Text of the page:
Many years ago, I had the pleasure of speaking at Tsinghua University, considered one of the best educational institutions in China. I was impressed as faculty at the university struggled to remain intellectually active under the repressive controls of the Communist regime. It is a perilous existence as academics fear that they will write anything that annoys the government. Now, one of the best known law professors in China, Xu Zhangrun, has been arrested. Xu predicted the crackdown after he recently wrote a piece criticizing the government’s response to the coronavirus. His colleagues have been forced into silence at the risk of their own arrest. The arrest comes at a time when many are concerned about the loss of free speech in this country, not by the government but private companies and universities. I have chastised faculty around the country for their silence in the face of the increasing intolerance for opposing views on campuses and actions against professors raising dissenting views of the current protests. Indeed, many have joined in the call for such punitive measures. Xu is an example of the courage that academics in places like China have shown in the face of imminent threats to their liberty and even their lives.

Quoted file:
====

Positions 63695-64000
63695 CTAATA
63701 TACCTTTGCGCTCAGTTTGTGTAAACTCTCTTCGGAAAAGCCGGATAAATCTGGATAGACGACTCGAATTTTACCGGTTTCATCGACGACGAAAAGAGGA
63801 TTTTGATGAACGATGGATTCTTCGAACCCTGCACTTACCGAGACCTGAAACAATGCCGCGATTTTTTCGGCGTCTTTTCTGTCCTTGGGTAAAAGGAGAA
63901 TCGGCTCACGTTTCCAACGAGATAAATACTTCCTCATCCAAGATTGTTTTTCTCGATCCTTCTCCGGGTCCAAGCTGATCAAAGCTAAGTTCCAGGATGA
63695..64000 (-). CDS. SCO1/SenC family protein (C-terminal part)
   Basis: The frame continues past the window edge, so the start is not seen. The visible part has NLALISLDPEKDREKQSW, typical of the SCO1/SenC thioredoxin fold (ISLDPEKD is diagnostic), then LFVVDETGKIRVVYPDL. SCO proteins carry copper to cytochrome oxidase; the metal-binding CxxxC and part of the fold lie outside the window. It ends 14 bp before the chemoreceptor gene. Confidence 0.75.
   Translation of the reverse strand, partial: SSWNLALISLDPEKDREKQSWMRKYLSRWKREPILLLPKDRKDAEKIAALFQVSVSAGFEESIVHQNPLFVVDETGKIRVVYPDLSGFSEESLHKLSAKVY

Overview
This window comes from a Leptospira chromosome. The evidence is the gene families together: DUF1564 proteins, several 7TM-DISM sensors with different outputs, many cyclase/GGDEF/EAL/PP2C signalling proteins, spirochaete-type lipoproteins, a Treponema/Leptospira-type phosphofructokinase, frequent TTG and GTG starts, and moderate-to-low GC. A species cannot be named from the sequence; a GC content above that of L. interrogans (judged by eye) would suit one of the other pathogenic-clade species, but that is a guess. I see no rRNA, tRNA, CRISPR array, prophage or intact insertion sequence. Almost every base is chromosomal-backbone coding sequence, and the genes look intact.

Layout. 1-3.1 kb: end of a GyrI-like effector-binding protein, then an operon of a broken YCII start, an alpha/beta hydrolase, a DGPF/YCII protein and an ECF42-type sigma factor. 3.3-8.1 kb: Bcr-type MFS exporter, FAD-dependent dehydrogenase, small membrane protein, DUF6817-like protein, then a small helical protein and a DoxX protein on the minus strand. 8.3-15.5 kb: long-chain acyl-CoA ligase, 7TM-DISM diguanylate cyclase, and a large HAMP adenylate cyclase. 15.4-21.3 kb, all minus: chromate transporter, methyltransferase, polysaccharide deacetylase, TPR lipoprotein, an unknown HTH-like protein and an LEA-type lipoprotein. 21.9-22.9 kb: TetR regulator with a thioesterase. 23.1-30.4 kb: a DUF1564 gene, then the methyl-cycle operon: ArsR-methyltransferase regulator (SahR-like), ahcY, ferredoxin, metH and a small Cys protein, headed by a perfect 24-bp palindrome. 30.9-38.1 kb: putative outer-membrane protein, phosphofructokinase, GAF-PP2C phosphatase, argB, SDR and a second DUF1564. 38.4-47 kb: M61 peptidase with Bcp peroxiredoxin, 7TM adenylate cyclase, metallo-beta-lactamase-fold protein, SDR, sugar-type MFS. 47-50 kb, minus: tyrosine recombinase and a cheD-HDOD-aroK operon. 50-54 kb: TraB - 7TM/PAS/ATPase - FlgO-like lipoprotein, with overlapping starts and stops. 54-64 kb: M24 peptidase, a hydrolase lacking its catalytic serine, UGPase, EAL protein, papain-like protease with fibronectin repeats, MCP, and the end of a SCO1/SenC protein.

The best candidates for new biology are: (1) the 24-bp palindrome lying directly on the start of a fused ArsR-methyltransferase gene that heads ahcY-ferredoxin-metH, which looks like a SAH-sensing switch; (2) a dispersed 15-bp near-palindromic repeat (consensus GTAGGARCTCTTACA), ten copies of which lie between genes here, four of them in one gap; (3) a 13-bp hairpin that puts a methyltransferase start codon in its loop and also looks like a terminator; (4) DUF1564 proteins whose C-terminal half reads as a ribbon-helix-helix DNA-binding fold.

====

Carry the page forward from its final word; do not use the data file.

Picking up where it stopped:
Xu has been under house arrest and was taken away from his Beijing home on Monday. He has shown amazing courage in speaking out against the totalitarianism of China’s current leader, Xi Jinping. Reports indicate that he may have been charged with soliciting prostitution while in the city of Chengdu with other liberal academics. The charge is being ridiculed as absurd by many, particularly when Xu knew he was under continued surveillance.
Police seized all of his computers and records, a further indication of the true motive behind the arrest.
Xu was prevented from teaching due to his dissenting views at Tsinghua University. When he wrote about the coronavirus, he stated that it would likely be his last column.
He was right.
Xu is an inspiration for everyone who believes in free speech and academic freedom. His is also a cautionary tale of the ultimate costs of how speech regulation quickly becomes retaliation for those with dissenting views on campuses. Such dangers are not confined to totalitarian nations. Intolerance to free speech can have the same chilling effect in this country as professors watch colleagues put under investigation or subjected to campaigns for their termination over unpopular views. Even journalists have been forced out for allowing opposing views to be heard.
We fortunately do not face the totalitarianism of China. However, free speech and academic freedom are also under attack in this country. As an academy, we need to rally around Xu as well as the principles that he has steadfastly defended for all academics in being to voice dissenting views and values.